4. Dierker, L., & Mermelstein, R. (2010). Early emerging nicotine-dependence symptoms: A signal of propensity for chronic smoking behavior in adolescents. The Journal of Pediatrics, 156, 818–822. doi:10.1016/j.jpeds.2009.11.044.CrossRefPubMedPubMedCentralGoogle Scholar
  5. Dierker, L., Hedeker, D., Rose, J., Selya, A., & Mermelstein, R. (2015). Early emerging nicotine dependence symptoms in adolescence predict daily smoking in young adulthood. Drug & Alcohol Dependence, 151, 267–271. doi:10.1016/j.drugalcdep.2015.03.009.CrossRefGoogle Scholar
  6. DiFranza, J. R., Rigotti, N. A., McNeill, A. D., Ockene, J. K., Savageau, J. A., St Cyr, D., & Coleman, M. (2000). Initial symptoms of nicotine dependence in adolescents. Tobacco Control, 9, 313–319. doi:10.1136/tc.9.3.313.CrossRefPubMedPubMedCentralGoogle Scholar
  7. DiFranza, J. R., Savageau, J. A., Rigotti, N. A., Fletcher, K., Ockene, J. K., McNeill, A. D., & Wood, C. (2002). Development of symptoms of tobacco dependence in youths: 30 month follow up data from the DANDY study. Tobacco Control, 11, 228–235. doi:10.1136/tc.11.3.228.CrossRefPubMedPubMedCentralGoogle Scholar
  8. DiFranza, J. R., Wellman, R. J., Mermelstein, R., Pbert, L., Klein, J. D., Sargent, J. D., & Winickoff, J. P. (2011). The natural history and diagnosis of nicotine addiction. Current Pediatric Reviews, 7, 88–96.CrossRefGoogle Scholar
  9. Doubeni, C. A., Reed, G., & Difranza, J. R. (2010). Early course of nicotine dependence in adolescent smokers. Pediatrics, 125, 1127–1133. doi:10.1542/peds.2009-0238.CrossRefPubMedPubMedCentralGoogle Scholar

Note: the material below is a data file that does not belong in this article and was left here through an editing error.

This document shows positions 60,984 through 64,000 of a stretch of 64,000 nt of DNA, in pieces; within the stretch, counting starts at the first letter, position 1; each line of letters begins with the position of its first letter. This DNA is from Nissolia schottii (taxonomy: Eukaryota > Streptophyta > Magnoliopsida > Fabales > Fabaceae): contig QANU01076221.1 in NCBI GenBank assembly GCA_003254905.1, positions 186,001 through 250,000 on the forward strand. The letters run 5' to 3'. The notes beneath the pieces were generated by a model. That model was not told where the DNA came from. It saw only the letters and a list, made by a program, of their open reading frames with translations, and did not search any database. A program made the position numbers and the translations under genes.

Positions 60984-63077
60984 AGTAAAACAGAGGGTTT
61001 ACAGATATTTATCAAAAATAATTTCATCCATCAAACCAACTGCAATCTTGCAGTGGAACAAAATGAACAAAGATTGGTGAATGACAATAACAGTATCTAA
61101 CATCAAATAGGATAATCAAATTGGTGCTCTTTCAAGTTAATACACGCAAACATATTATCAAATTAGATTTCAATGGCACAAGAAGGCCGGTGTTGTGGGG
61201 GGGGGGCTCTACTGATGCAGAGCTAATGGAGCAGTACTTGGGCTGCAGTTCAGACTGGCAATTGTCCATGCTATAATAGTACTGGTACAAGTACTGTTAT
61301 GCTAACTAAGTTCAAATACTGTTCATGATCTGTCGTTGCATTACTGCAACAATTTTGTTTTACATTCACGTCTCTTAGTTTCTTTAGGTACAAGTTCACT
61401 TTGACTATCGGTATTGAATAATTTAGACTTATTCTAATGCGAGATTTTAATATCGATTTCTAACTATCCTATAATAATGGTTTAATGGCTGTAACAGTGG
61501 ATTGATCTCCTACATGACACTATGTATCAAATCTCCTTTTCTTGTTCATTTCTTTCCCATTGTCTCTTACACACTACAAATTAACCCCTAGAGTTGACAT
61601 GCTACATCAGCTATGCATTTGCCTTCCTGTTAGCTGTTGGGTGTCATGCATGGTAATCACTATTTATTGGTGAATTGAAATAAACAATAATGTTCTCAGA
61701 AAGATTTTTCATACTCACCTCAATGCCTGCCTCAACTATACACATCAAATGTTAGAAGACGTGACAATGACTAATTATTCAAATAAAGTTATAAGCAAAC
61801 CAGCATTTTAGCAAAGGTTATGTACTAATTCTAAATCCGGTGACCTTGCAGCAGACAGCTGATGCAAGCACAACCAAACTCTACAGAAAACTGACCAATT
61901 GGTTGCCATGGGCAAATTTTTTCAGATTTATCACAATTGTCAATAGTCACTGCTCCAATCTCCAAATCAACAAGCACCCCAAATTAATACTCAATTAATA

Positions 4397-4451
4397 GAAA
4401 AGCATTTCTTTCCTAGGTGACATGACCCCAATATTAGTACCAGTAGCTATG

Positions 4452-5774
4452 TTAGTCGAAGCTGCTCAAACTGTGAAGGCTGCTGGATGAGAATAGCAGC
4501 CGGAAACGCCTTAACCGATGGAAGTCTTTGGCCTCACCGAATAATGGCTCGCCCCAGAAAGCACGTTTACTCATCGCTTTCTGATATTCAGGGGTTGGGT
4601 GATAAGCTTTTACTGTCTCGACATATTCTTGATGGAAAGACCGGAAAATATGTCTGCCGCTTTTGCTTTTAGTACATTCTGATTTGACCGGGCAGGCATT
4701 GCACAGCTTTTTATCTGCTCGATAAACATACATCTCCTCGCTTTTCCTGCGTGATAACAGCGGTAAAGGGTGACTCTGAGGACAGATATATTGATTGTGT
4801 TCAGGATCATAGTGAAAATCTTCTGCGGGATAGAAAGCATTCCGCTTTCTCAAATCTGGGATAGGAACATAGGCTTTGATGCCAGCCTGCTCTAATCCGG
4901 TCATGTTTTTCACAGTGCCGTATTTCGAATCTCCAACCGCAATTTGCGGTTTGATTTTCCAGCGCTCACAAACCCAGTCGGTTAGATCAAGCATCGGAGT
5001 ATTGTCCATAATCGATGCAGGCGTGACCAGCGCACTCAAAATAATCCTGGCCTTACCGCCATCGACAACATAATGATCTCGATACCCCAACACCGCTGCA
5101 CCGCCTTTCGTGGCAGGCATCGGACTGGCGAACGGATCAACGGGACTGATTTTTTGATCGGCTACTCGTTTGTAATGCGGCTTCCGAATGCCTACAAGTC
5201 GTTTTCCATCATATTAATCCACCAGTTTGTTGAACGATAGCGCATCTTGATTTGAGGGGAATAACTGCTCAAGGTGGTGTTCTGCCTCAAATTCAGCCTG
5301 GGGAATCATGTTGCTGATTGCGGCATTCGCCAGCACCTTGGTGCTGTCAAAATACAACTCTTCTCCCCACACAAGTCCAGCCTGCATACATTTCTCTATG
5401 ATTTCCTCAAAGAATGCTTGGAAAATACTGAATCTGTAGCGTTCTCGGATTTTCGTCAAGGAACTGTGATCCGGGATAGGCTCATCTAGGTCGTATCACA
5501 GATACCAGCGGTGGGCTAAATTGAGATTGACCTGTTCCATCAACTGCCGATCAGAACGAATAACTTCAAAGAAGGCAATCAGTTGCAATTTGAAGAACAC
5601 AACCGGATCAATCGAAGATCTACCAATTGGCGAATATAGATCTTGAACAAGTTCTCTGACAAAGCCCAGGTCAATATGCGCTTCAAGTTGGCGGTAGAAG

10. Hu, M. C., Griesler, P. C., Wall, M. M., & Kandel, D. B. (2014). Reciprocal associations between cigarette consumption and DSM-IV nicotine dependence criteria in adolescent smokers. Addiction, 109, 1518–1528. doi:10.1111/add.12619.CrossRefPubMedPubMedCentralGoogle Scholar
  11. Jefferis, B., Graham, H., Manor, O., & Power, C. (2003). Cigarette consumption and socio-economic circumstances in adolescence as predictors of adult smoking. Addiction, 98, 1765–1772.CrossRefPubMedGoogle Scholar
  12. Mercincavage, M., Branstetter, S. A., Muscat, J. E., & Horn, K. A. (2013). Time to first cigarette predicts cessation outcomes in adolescent smokers. Nicotine & Tobacco Research, 15, 1996–2004. doi:10.1093/ntr/ntt087.CrossRefGoogle Scholar
  13. O'Loughlin, J., DiFranza, J., Tyndale, R. F., Meshefedjian, G., McMillan-Davey, E., Clarke, P. B., & Paradis, G. (2003). Nicotine-dependence symptoms are associated with smoking frequency in adolescents. American Journal of Preventive Medicine, 25, 219–225.CrossRefPubMedGoogle Scholar
  14. Rath, J. M., Villanti, A. C., Abrams, D. B., & Vallone, D. M. (2012). Patterns of tobacco use and dual use in US young adults: The missing link between youth prevention and adult cessation. Journal of Environmental and Public Health, 2012, 679134. doi:10.1155/2012/679134.CrossRefPubMedPubMedCentralGoogle Scholar